Continuing on the road south beyond Shirvan Kala, you immediately cross the Deryalyk Collector, a deep channel which takes run-off water from the irrigated fields to the Sarygamysh Lake. Turn right at the crossroads reached after another couple of kilometres, to join the road heading lakewards. A checkpoint signals the Druzhba ('Friendship') Collector, another channel taking irrigation waters to the lake. Druzhba is crossed by means of a nervousness-inducing bridge of metal pipes. This channel also marks the end of the area under irrigation: from here, the pot-holed road draws a straight line across a wide expanse of arid scrub. Some 65 apparently unending kilometres from the crossroads at which you joined the road, take the signposted turning to the right towards the shrine pilgrimage site of Ibrahim Sultan, which lies 7km to the north, close to the village of Bent.
The Ibrahim Sultan site has a stunning geographical location. Three recently reconstructed domed mausolea stand at the top of the 25m escarpment of the Butentau Heights, the path up to which is flanked by a metal fence. The caretaker described Ibrahim Sultan as a holy man from far Arabia, who came here to help the local people. The mausolea, and adjacent tombs, are said to mark the graves of Ibrahim Sultan and various members of his family and followers. A square-based signal tower stands nearby. In the graveyard behind the mausolea are tombs labelled with the names of such figures as 'Imam Hussein', as well as one huge cloth-covered grave, perhaps 20m in length. This, said the caretaker, was the grave of one Shilgiz Baba who was, he added, very tall. At the bottom of the escarpment, an enclosure of stones several metres long is said to mark the burial place of Shilgiz Baba's lower right leg.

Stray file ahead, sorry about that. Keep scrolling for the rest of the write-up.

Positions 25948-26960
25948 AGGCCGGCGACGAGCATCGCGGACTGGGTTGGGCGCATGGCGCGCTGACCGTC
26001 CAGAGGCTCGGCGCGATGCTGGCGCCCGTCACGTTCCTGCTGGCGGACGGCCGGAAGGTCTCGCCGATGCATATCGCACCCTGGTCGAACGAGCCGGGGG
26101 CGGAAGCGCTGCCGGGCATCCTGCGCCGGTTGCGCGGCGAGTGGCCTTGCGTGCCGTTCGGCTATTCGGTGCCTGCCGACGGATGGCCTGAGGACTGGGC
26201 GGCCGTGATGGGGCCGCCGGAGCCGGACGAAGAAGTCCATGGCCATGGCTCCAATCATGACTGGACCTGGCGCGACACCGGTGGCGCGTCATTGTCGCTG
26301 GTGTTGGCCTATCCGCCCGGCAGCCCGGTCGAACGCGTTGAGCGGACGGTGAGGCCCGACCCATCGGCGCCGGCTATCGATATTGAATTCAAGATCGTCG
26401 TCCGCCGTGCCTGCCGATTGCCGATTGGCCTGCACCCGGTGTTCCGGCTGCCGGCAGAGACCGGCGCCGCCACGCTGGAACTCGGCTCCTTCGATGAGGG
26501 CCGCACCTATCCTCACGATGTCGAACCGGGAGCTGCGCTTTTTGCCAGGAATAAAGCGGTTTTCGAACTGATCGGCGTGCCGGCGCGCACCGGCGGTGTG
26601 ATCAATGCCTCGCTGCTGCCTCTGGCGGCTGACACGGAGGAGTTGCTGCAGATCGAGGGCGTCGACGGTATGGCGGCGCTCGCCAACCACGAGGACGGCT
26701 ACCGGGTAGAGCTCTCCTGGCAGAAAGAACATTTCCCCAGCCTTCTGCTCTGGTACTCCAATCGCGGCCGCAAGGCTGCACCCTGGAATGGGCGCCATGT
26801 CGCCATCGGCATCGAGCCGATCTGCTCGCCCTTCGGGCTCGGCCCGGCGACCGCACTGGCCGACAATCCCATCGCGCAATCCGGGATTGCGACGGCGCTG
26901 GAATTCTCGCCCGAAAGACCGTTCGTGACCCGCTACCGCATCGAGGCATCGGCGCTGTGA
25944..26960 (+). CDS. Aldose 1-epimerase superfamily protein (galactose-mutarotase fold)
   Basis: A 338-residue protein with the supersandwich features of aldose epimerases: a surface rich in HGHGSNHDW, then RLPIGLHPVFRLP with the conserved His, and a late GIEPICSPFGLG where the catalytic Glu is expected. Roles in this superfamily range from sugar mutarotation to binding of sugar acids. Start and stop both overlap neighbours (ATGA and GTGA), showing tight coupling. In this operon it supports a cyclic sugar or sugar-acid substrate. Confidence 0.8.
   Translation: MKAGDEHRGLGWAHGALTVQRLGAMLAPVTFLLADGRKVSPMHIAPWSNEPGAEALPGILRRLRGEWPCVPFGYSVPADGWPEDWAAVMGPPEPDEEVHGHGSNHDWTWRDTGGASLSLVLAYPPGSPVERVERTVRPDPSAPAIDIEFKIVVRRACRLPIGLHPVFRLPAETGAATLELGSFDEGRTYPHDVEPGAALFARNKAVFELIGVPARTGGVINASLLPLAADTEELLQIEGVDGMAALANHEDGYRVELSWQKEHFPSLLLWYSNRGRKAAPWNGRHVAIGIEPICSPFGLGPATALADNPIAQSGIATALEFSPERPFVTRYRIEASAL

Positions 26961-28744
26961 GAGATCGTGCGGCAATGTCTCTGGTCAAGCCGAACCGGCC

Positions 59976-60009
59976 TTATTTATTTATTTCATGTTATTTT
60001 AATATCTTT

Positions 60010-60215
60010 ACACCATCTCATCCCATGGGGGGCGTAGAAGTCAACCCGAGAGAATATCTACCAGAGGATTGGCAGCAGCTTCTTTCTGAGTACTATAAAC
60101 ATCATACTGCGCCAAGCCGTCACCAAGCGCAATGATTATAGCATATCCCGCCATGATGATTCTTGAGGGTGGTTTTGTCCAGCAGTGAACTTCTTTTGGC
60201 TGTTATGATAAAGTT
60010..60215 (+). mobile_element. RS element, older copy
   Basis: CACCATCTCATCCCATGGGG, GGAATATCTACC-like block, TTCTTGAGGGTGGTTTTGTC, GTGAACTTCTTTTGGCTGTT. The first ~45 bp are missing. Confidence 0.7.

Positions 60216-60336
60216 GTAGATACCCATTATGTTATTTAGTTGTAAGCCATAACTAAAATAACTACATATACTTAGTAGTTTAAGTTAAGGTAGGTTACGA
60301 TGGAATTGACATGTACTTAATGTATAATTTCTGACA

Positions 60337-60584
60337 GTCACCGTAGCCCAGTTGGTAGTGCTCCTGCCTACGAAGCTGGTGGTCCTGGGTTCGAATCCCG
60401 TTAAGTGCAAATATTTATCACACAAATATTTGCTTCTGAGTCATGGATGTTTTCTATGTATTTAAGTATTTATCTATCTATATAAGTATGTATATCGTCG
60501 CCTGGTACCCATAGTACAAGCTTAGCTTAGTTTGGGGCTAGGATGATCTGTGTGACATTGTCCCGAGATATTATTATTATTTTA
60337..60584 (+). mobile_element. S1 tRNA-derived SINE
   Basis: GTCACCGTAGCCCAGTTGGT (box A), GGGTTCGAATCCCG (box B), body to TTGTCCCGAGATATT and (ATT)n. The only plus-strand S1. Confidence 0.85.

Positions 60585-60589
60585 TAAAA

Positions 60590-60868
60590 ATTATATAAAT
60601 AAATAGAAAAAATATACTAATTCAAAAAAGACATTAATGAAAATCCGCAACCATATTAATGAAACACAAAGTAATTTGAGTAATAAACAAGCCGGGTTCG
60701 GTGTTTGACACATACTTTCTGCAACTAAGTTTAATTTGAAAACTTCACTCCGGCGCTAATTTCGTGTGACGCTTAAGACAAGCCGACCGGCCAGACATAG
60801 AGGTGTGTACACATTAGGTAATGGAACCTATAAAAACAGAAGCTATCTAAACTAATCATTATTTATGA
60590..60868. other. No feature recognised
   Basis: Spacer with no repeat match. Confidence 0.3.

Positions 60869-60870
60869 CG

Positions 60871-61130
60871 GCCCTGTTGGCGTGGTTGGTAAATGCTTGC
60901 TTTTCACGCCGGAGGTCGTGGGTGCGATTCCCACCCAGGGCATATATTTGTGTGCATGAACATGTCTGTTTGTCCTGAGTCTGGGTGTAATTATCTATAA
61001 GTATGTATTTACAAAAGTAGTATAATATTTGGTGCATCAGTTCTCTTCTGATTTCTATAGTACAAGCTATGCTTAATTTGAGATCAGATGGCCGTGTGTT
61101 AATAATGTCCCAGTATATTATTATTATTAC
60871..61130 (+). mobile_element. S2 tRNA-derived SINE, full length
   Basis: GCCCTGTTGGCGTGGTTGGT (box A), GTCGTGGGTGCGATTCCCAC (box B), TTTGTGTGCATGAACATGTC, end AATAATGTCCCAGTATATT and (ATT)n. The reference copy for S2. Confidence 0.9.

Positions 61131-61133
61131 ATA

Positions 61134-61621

A little brick bowl to the side of one of the tombs contains some sheep vertebrae. The caretaker explained that these should be tossed five times. Every time one of the vertebrae landed 'upright' during the course of those five throws, the greater would be the good fortune bestowed upon the thrower. At the base of the escarpment, a complex of buildings includes accommodation for visiting pilgrims both indoors and in a yurt. They are happy to put up tourists, and, camping aside, there are no other accommodation options in the area.
Butentau Cave Settlement
Drive eastwards from the guesthouse at Ibrahim Sultan, along an earth track at the base of the escarpment. After 5km, you will see about two-thirds of the way up the escarpment a line of artificial caves, cut into the soft limestone. The Butentau Cave Settlement extends for some 2km northeastwards. Several hundred caves have been identified, probably occupied in early medieval times. Cave settlements have also been uncovered in several other escarpments in the region. The caves cannot be reached without climbing equipment, with a few possible exceptions where there have been rock falls, which may be accessible through a hard scramble, depending on your fitness and perception of risk.
A few hundred metres in front of the Butentau Cave Settlement stand the mud-brick walls of Ak Kala, once the late medieval town of Adak. The walls are roughly square in plan, with five semi-circular towers along each side and a round tower at each corner. There is a walled rectangular 'suburban' space on the north side of the settlement. The proximity of the three very different attractions of Ibrahim Sultan, the Butentau caves and Ak Kala make the Butentau area a worthwhile destination for an excursion, overnighting at Ibrahim Sultan, into a little-known area of Turkmenistan.